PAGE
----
Late in 2003, Friends of Animals and The Audubon Society were at odds over deer. Too many deer is a national problem—- what to do about them? Who can be against an individual deer, a bambi, grazing in a pasture, looking up with big eyes? And who can be against the conservation of an entire endangered species of a bird? Could it be that the Audubon Society does not like bambi? Could it be that Friends of Animals could want to cause the extinction a species? Seems impossible, but it appears to be at the heart of the controversy reported in Wednesday’s New York Times where Priscilla Feral, President of Friends of Animals in Darien, Connecticut, publicly opposed a deer hunt on Audubon Greenwich land, a hunt whose intention is to protect the habitat of endangered species of birds. How can two organizations, both appearing to be of good will, be on opposite sides of an issue about the health of nature and its wildlife? [Read more…]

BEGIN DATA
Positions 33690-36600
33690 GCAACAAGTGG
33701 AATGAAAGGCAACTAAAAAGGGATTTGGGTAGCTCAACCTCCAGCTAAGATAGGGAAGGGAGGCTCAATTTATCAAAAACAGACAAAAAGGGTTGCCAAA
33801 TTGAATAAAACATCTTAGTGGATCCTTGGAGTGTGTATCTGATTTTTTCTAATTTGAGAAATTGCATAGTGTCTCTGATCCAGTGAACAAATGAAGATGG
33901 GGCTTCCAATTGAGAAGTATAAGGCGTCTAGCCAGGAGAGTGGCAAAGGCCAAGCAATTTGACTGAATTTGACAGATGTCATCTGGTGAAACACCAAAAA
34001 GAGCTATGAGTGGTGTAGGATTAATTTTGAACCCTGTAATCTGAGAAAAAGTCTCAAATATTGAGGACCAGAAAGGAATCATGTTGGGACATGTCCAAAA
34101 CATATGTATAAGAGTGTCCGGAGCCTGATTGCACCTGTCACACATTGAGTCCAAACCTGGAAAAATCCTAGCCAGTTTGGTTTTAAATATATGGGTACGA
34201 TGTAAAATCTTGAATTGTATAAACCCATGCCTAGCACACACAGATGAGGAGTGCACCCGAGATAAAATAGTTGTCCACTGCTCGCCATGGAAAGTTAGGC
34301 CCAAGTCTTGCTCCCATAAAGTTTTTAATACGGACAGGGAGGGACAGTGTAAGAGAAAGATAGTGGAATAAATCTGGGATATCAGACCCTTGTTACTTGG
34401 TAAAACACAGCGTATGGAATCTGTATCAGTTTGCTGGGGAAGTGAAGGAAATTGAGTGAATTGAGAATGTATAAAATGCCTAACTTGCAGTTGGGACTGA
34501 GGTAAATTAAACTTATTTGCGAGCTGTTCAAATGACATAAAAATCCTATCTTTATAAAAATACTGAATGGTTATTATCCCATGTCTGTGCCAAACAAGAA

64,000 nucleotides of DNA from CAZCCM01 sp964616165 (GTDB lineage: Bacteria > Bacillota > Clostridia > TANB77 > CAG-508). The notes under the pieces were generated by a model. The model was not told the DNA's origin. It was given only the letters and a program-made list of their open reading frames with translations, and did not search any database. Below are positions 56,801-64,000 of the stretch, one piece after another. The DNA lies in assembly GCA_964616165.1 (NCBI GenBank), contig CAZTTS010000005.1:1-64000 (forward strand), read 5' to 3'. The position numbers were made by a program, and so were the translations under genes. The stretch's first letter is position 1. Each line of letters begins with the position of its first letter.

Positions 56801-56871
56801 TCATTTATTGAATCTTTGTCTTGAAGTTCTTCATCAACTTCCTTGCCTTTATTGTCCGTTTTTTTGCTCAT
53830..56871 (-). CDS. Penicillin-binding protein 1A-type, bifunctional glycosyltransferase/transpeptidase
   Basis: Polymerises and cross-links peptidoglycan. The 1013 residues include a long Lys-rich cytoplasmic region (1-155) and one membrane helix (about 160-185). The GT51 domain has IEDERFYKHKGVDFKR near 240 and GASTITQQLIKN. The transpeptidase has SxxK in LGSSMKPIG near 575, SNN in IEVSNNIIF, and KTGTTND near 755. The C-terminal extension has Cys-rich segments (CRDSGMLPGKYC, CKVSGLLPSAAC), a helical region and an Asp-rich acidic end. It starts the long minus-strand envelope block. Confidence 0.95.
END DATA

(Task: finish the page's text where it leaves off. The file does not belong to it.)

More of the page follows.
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Energy and Civilization

An early experiment with solar energy by Southern California EdisonNow that it is generally accepted that global warming is happening and is at least in part the result of burning fossil fuels, the question is: what do we do about it? One answer is energy sacrifice — that we try to use as little energy as possible, each of us, everywhere, forever. In my view, that’s unrealistic — consider how unsuccessful we are at depriving ourselves, even for a little while, of anything we greatly want or need. But more important, it’s not a good idea for human societies, civilization, or humanity.

Why? The answer lies in a story about whales, whaling, and people, a long time ago. Put yourself back to about 500 A.D. or a few centuries later, and think of yourself as part of a small group of Eskimo struggling northeastward near the Bering Strait and crossing into what is now Alaska. Life for you and your ancestors has been a struggle — living at the margin, barely enough food, hard to keep warm, often without enough energy left over to do much more than think about the next meal. This was the life of most of the Canadian Eskimo at that time, a struggle for existence. [Read more…]